Charleston County Council is about to have its spine tested.

See, council members are hedging on this proposed bike lane for the T. Allen Legare Bridge between West Ashley and the peninsula, and the bikers are unhappy.

City Council narrowly approved the bike lane plan in July to the joy of the biking community, but the county — which holds the purse strings — now has reservations. And angry constituents.

There are a few problems. Several county officials don’t think it’s a good idea to reduce traffic capacity on local roads that are just getting more crowded every day.

Some question where the money will come from, since the price tag on this $1.8 million project is nearly double that now.

And no doubt some of them wonder why they should build more bike lanes when the one they put on Highway 61 doesn’t get used. (Admittedly, it’s pretty shoddy.)

But none of that will matter much when bike advocates show up en masse next week at the council’s Finance Committee meeting. Then, it’s a pretty safe bet that council members will make all those reasonable points but, in the end, one or two of them will probably fold.

Why? Well, because politicians listen to the people who show up.

Take note, Maybank Highway residents.

In the spring, the county “tested” the proposed bike and pedestrian path by shutting down one lane of the bridge for a few weeks.

The test said the closed lane had little or no effect on traffic. Which is true, in the area they tested. West Ashley wasn’t hurt too bad at all. Hard to slow down traffic that is already at a standstill.

The real problem came down Folly Road at the intersection of Maybank Highway, which is laughably over-crowded all day. Many folks reported increased commute times of 10 minutes or more.

But, the bike path proponents said, what’s a little inconvenience when you can have a more livable city?

That’s a good point. But Charleston not only has to be a livable city — it has to be a workable city. Because some people have to work. And drive cars. That is a point often lost in this.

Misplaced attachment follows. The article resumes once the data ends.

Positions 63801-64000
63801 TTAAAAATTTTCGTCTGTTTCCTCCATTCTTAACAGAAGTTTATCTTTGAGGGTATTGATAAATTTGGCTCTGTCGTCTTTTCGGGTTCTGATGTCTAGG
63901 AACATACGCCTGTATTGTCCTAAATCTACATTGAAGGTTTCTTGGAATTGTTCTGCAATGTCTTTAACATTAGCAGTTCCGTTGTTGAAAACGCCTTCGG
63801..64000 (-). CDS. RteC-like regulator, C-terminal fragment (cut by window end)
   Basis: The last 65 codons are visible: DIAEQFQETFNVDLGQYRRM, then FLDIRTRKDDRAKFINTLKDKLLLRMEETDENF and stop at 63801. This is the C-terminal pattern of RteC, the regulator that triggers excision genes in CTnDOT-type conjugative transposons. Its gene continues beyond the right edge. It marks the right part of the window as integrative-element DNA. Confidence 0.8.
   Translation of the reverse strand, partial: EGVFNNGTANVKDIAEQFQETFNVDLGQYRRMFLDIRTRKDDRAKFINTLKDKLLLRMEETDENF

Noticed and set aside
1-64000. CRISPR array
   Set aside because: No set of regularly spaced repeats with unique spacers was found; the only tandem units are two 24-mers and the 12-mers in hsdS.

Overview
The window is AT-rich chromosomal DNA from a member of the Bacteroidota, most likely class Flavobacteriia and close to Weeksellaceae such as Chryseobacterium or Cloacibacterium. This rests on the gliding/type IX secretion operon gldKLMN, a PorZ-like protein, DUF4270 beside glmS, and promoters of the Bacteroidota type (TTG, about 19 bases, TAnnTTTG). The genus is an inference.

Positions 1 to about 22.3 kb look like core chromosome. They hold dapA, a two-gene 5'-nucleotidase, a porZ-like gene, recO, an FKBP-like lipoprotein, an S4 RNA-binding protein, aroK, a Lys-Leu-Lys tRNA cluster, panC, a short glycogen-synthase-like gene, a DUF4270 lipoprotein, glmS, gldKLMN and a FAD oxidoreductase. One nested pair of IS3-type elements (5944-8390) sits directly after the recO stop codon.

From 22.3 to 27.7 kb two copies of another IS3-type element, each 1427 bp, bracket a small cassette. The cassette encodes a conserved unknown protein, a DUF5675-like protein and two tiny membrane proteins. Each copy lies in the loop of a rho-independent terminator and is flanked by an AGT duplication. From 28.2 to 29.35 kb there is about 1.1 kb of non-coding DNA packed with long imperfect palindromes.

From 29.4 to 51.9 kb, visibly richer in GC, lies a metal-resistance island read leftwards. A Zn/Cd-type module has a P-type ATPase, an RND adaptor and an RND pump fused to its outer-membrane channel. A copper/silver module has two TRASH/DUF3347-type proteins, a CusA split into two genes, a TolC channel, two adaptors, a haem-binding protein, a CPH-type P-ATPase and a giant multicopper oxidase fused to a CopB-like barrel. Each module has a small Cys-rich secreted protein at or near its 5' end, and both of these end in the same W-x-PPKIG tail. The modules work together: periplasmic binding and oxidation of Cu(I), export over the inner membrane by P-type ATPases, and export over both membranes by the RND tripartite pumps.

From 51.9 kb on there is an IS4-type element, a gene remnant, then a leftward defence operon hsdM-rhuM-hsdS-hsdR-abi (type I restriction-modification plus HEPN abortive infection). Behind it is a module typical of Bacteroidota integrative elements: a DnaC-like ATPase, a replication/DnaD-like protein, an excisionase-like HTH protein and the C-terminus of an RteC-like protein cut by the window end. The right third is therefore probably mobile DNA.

What many of those working folks don’t have time for (besides sitting on Maybank Highway for a half an hour) is going to a County Council meeting right after work. They have to cook dinner, corral kids and just unwind.

And that’s why they lose these debates.

You can bet if all those folks showed up and raised hell, County Council would sure listen.

Charleston Moves is right — this bike lane drama has gone on too long, it must end.

But they shouldn’t blame it on politics when they are politicking just as much as — and let’s admit it, more than — the other side. It’s called lobbying.

This is a big decision, and the delays reflect genuine uncertainty.

Ultimately it comes down to James Island. And Councilman Joe Qualey, who lives there, makes the best point of all: James Islanders are hurt most by closing a bridge lane, but get none of the benefit.

Jim Island bikers can’t even safely get to the T. Allen Legare Bridge, so they will have to sit in traffic for an amenity that does them no good.

Unless, of course, the next step is to shut down a lane of the Wappoo Bridge for bikes.

That’s your fair warning, Maybank Highway.

The people who show up in greater numbers almost always get their way (unless they live South of Broad). That’s not fair, it’s just the way it is.

So speak now or forever idle in traffic. If James Islanders really oppose this bike lane, they’re going to have to opt for take-out next week and help brace the County Council’s spine.

Reach Brian Hicks at

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